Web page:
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Formerly it was the custom for gardeners to invest their labors and achievements with a mystery and secrecy which might well have discouraged any amateur from trespassing upon such difficult ground. "Trade secrets" in either flower or vegetable growing were acquired by the apprentice only through practice and observation, and in turn jealously guarded by him until passed on to some younger brother in the profession.
Every garden operation was made to seem a wonderful and difficult undertaking. Now, all that has changed. In fact the pendulum has swung, as it usually does, to the other extreme. Often, if you are a beginner, you have been flatteringly told in print that you could from the beginning do just as well as the experienced gardener.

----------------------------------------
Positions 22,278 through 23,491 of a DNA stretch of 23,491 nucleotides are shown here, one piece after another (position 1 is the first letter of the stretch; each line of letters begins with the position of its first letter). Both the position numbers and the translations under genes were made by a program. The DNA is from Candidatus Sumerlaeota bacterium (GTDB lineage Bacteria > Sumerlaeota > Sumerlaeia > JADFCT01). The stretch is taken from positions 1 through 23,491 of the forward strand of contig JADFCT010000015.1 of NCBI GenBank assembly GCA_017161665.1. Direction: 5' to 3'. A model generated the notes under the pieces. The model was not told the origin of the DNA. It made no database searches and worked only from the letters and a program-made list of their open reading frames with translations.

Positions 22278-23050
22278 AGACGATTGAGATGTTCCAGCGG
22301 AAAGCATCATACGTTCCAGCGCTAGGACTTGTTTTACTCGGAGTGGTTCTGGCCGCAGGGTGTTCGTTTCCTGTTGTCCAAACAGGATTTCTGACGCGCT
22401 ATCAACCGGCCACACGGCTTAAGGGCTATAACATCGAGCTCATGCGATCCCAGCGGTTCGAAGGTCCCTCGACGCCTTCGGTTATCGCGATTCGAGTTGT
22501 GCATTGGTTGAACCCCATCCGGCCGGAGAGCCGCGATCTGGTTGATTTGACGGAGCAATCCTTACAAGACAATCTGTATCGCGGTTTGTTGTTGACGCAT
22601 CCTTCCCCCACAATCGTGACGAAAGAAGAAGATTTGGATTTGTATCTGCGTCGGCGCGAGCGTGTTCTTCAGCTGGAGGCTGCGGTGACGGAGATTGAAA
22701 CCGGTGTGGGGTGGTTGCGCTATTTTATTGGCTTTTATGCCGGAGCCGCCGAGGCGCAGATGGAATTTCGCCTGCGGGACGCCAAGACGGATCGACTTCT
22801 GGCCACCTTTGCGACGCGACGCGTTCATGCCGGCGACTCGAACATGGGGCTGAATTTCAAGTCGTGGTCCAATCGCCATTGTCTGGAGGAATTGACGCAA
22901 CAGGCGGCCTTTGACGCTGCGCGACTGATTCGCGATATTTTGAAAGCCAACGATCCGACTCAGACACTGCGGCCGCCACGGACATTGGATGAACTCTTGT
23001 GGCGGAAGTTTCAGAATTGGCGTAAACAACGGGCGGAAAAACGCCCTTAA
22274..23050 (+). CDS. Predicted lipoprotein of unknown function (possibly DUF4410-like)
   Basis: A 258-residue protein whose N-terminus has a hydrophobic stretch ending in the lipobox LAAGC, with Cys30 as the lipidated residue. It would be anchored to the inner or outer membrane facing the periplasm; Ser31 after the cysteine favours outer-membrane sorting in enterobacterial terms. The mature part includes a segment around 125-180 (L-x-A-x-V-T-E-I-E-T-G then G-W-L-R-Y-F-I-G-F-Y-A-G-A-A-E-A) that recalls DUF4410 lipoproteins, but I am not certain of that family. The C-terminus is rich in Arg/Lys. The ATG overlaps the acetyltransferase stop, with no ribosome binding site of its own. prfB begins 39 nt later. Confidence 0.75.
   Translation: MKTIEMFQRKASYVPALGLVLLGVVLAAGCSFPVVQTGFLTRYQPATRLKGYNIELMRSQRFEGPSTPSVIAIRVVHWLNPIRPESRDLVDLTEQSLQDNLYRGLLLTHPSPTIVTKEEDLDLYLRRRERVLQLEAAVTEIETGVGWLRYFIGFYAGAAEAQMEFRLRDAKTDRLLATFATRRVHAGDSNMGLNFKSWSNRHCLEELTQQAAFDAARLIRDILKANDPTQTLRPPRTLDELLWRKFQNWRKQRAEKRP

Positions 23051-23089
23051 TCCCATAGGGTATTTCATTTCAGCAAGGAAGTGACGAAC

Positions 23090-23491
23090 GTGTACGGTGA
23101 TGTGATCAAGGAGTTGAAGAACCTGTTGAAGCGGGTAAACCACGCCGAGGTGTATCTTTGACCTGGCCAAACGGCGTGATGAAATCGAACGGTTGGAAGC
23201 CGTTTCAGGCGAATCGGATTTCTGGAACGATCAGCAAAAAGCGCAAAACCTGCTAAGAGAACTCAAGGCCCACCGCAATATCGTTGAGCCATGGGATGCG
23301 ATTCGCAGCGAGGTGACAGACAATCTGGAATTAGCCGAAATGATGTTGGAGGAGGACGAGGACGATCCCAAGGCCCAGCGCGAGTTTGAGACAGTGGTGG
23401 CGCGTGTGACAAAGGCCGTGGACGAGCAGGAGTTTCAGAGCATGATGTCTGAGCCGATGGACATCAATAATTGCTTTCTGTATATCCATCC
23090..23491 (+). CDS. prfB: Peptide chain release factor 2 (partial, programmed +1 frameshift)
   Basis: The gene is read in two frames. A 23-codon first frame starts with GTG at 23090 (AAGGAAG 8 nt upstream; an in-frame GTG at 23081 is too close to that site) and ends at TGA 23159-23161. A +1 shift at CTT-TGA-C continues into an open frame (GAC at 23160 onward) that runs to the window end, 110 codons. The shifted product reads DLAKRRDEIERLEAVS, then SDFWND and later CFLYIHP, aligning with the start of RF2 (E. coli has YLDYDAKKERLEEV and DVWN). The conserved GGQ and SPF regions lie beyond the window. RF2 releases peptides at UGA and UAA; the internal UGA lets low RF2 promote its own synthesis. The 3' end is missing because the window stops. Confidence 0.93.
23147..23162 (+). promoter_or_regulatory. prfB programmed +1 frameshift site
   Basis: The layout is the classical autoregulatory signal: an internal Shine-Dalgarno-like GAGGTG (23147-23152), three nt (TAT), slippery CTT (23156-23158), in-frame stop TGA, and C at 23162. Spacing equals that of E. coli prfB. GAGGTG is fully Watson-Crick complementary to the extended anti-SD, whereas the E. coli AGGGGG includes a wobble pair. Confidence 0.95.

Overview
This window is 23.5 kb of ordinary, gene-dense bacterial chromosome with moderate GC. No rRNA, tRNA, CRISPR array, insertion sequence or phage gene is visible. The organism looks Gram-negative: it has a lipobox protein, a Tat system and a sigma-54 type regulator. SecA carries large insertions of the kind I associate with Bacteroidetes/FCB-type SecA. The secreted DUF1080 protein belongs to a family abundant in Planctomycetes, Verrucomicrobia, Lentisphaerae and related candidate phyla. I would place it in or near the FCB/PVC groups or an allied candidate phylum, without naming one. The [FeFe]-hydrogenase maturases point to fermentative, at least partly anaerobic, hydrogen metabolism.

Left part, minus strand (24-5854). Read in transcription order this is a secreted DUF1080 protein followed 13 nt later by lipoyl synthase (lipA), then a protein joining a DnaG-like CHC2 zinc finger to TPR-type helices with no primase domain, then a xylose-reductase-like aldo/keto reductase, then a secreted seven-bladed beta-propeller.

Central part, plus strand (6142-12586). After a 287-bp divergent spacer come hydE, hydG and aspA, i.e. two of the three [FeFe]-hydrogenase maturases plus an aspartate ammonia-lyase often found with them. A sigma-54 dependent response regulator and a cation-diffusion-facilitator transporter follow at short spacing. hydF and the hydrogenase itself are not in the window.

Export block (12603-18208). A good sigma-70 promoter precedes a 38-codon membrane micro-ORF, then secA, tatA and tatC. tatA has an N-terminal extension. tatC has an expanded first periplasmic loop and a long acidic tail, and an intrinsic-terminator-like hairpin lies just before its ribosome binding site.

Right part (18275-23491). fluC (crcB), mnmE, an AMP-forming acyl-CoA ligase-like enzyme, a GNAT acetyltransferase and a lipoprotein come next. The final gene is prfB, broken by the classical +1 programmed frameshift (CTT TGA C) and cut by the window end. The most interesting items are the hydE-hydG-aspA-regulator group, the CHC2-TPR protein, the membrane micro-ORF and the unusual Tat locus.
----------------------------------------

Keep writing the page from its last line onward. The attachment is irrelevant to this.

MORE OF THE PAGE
My garden friend, it cannot, as a usual thing, be done. Of course, it may happen and sometimes does. You might, being a trusting lamb, go down into Wall Street with $10,000 and make a fortune. You know that you would not be likely to; the chances are very much against you. This garden business is a matter of common sense; and the man, or the woman, who has learned by experience how to do something, whether it is cornering the market or growing cabbages, naturally does it better than the one who has not. Do not expect the impossible. No, if you are going to take up gardening, you will have to work, and you will have a great many disappointments. All that I, or anyone else, could put between the two covers of a book will not make a gardener of you. It must be learned through the fingers, and back, too, as well as from the printed page. But, after all, the greatest reward for your efforts will be the work itself; and unless you love the work, or have a feeling that you will love it, probably the best way for you, is to stick to the grocery for your vegetables.